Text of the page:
Faster at what? The Z80 had some more sophisticated instructions, such as LDIR which the 6502 doesn't have. So, if the 6502 was faster, the Z80 was certainly more memory efficient - you could do more per instruction on a Z80 than a 6502. And only putting three registers on the 6502 was just dumbfuckery of the highest order. Shame on Peddle!
Interested in your thoughts regarding Betamax v VHS
I contracted for a while at Pye TVT in Cambridge (working on a TV video effects console for the 1986 World Cup). Pye was a subsidiary of Philips, and there was a factory shop. Lots of employees, contractors and their friends and families ended up with Video 2000 recorders. Rumour had it that e.g. Dixons allocated the cassettes equally to all shops, and the manager of the Cambridge branch spent a lot of time on the phone talking to other branches to get their spare stock sent to him.
Getting back on topic, I also worked on the Acorn Archimedes and the Sinclair QL.
V2000 machines were the nuts.
Go to Next program/specified time
Perfect freeze frame
4 hours of each side of the tape.
Shame they were the size of a house and looked like they were hand made inside there were so many "bodge" wires between the huge numbers of daughter boards. With that many bodges they never were going to be reliable.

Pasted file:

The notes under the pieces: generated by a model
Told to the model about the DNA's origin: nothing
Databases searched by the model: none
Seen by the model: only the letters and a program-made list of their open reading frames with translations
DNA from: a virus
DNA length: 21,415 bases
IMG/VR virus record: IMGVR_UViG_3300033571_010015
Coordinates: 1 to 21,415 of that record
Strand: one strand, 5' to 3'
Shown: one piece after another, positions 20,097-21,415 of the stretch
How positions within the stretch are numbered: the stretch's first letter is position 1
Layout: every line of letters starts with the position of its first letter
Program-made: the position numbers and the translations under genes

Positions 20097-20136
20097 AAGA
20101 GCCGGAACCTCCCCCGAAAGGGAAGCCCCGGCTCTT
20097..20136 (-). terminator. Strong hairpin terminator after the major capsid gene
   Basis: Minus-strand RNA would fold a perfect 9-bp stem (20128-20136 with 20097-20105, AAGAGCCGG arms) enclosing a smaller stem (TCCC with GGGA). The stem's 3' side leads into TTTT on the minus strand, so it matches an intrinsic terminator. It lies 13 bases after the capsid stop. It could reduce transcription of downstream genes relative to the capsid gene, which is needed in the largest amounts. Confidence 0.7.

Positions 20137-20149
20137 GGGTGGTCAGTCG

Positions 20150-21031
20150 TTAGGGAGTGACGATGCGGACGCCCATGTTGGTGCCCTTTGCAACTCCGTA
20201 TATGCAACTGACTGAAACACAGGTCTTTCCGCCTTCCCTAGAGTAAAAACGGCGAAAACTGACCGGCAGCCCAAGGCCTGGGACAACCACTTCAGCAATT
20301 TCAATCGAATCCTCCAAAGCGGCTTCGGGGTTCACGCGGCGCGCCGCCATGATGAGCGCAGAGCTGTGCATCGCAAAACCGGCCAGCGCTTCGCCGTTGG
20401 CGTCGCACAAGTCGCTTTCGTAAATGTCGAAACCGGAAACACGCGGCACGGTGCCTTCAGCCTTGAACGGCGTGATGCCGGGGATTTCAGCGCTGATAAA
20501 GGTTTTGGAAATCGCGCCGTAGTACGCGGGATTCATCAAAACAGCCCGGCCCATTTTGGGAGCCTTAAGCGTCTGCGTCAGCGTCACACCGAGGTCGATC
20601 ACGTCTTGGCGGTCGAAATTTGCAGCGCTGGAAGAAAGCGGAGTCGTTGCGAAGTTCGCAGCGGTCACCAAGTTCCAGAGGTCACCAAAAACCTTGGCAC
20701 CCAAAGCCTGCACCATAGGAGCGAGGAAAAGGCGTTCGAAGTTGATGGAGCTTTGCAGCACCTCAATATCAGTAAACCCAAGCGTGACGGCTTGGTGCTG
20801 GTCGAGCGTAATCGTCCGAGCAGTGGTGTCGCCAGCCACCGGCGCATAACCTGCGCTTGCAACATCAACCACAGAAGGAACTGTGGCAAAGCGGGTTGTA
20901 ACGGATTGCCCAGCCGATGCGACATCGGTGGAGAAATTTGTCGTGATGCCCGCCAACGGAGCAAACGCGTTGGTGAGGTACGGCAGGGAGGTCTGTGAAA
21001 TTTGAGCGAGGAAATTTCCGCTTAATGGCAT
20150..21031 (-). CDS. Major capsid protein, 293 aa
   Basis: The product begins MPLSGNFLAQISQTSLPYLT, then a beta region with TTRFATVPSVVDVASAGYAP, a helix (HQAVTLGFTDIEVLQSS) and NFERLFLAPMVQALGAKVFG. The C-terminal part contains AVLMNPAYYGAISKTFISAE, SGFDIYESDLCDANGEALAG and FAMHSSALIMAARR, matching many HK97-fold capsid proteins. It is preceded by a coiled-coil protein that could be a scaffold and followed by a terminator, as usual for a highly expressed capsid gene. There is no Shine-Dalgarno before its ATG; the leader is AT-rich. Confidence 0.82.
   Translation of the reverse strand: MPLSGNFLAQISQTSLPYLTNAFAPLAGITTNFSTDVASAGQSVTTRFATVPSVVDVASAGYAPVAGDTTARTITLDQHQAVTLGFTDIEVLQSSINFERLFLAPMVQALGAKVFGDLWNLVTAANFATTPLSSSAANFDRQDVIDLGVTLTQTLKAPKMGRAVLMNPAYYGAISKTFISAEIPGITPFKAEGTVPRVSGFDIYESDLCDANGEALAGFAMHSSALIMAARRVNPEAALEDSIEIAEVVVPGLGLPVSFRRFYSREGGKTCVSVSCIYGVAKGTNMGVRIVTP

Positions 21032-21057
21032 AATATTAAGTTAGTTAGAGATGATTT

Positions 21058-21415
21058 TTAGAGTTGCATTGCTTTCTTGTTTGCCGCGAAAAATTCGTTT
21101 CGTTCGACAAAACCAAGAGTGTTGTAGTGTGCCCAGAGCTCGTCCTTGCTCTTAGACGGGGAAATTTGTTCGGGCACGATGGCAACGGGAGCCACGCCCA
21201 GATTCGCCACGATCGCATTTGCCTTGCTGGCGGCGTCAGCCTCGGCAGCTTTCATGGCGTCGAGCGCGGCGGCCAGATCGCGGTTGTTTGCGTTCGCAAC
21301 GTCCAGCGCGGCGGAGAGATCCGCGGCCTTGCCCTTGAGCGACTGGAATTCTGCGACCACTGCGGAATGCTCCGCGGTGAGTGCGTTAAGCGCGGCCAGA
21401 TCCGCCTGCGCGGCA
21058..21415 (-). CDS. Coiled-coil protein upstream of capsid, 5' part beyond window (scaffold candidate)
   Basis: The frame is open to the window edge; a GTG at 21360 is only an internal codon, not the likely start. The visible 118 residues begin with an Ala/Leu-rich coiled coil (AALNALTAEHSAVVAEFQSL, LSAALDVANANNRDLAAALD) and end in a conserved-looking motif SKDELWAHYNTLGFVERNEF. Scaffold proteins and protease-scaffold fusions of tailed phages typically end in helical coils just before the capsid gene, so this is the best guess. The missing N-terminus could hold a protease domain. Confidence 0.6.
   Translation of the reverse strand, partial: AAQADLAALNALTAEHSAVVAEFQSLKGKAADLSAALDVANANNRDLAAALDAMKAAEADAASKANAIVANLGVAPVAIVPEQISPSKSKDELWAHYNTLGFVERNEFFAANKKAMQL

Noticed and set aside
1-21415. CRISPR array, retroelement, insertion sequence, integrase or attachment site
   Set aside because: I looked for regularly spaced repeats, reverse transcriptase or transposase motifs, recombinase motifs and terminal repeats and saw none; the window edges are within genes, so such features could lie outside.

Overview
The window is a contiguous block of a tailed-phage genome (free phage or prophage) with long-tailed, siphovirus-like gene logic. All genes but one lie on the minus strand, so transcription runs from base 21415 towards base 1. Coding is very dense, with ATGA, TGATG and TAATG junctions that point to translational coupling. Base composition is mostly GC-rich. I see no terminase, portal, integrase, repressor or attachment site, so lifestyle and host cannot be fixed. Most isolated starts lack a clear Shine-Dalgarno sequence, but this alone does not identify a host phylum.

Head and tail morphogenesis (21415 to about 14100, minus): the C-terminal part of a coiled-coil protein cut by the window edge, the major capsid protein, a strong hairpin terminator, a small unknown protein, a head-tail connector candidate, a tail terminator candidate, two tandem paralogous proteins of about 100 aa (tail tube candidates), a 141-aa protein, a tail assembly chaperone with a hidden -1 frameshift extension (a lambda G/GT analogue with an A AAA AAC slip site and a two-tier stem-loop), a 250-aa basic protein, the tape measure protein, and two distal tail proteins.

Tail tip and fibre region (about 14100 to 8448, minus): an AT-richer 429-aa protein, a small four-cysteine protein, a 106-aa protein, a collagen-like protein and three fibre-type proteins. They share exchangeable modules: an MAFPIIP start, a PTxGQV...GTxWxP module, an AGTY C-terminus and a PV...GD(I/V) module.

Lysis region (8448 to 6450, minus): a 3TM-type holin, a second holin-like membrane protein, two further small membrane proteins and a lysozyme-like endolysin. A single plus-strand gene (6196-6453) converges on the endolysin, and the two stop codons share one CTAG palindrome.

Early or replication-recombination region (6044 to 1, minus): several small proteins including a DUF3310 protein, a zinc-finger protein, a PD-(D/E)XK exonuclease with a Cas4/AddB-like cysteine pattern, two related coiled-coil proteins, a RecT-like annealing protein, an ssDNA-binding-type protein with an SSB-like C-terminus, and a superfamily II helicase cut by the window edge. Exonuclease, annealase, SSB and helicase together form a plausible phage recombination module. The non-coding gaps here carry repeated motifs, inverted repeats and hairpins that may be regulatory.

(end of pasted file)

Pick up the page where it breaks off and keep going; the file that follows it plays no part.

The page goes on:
Bought more than a couple off Comet(?) When they were outing them for a few quid each.
>> "Obviously emacs is better than vi."
>Well, it's certainly more fully-featured. About the only thing it lacks is a decent text editor...
And who doesn't want a bunch of GNU libraries on their proper UNIX machine instead of you know just running a binary that has come with virtually every single *nix system since Reagan was inaugurated. Bring on the GNU bloat. ln -s /usr/local/bin/bash /bin/sh baby
"Obviously emacs is better than vi."
I used to be a big emacs/xemacs user.
However, in the early mists of time, I once had to open a massive file (for the time) and do a global search and replace. I couldn't load this on my Sun server or my SGI Octane. My SysAdmin opened vi and managed it in just a few lines. After that - took the time to learn the vi commands. Had its uses.
And only putting three registers on the 6502 was just dumbfuckery of the highest order.
It's my understanding that the 6502's original target market was controlling microwave ovens, for which its capabilities (notably the 256-byte machine stack) are just fine.
But yeah, the Z-80 was a far more sophisticated processor than the 6502. If you compare it to a 6809, well, them's fightin' words...
A NOP takes four cycles because there's no memory bandwidth to fetch anything else until four cycles later; the Z80 spent two cycles fetching the NOP opcode, then decoded and performed it during the two cycles when it was issuing a DRAM refresh. As soon as the refresh ends it can seek out the next thing. That's why it's also four cycles for all the other single-byte instructions that don't imply any other accesses to memory — register-to-register arithmetic and moves, and a few others.